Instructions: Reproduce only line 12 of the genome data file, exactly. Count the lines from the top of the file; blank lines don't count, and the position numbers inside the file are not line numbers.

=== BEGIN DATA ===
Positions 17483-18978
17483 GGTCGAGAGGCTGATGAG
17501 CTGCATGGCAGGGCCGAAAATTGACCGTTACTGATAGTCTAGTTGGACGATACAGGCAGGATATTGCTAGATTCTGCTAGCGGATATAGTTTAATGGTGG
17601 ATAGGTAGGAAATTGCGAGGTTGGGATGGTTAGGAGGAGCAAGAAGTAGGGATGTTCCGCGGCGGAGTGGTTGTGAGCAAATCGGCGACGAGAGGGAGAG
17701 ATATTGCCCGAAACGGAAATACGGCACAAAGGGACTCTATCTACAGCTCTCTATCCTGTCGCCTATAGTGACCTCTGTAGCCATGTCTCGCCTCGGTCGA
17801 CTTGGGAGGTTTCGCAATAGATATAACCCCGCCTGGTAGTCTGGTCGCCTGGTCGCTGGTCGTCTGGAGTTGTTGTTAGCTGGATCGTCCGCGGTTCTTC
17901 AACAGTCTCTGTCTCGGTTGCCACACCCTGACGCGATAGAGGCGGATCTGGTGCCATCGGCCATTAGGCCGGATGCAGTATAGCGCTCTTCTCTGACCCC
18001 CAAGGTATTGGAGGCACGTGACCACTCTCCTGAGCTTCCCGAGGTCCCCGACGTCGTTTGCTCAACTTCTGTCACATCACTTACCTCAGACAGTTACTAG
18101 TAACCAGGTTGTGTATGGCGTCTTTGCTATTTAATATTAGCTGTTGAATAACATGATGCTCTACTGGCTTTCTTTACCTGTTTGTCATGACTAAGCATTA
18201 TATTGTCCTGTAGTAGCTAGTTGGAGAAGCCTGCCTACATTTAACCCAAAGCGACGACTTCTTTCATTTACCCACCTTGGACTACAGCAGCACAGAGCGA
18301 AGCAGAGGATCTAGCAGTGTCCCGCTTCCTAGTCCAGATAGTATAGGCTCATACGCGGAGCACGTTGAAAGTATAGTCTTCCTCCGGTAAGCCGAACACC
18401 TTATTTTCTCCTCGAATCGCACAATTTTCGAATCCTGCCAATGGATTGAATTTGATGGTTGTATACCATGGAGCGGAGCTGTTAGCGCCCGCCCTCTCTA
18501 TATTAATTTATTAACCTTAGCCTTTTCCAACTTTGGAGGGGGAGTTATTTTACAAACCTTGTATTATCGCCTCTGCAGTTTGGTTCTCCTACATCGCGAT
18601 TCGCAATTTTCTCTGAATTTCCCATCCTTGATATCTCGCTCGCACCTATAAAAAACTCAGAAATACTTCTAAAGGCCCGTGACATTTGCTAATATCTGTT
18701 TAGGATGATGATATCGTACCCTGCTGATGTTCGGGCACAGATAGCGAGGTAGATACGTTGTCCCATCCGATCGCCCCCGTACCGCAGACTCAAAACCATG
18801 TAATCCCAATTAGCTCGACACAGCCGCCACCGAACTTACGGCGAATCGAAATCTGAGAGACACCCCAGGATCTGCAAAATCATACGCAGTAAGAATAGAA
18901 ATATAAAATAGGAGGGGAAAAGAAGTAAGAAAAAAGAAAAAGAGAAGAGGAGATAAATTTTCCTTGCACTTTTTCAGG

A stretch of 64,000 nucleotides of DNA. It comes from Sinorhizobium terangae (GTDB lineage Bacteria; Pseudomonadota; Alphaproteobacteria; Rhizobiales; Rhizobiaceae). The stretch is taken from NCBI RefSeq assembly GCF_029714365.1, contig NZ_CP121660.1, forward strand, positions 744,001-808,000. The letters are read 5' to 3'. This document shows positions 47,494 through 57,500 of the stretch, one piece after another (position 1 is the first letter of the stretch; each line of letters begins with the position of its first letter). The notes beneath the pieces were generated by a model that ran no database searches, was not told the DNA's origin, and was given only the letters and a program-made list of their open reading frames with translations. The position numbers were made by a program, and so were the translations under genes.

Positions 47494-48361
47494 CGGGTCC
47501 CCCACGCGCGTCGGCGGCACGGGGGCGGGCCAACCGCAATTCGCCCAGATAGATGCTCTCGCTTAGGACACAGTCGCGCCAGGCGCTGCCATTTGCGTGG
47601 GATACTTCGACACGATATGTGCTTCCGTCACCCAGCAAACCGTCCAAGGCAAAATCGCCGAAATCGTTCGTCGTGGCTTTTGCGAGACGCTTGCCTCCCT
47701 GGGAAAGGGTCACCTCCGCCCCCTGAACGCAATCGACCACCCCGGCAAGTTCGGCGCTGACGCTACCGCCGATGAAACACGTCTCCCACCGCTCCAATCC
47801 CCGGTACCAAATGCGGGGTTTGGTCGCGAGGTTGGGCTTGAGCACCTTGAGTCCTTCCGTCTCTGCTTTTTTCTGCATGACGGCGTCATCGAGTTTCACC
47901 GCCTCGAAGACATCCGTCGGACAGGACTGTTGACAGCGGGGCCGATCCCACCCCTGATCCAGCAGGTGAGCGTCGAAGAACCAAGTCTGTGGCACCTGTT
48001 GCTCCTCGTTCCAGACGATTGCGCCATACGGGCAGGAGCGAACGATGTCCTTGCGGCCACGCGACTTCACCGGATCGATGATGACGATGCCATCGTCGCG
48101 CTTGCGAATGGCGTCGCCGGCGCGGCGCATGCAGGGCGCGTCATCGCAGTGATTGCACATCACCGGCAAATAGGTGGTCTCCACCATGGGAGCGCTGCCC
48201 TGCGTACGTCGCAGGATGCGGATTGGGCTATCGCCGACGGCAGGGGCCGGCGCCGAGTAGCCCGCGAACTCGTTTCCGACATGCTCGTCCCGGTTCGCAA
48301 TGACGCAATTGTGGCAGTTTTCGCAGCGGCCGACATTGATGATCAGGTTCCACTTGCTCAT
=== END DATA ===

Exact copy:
18401 TTATTTTCTCCTCGAATCGCACAATTTTCGAATCCTGCCAATGGATTGAATTTGATGGTTGTATACCATGGAGCGGAGCTGTTAGCGCCCGCCCTCTCTA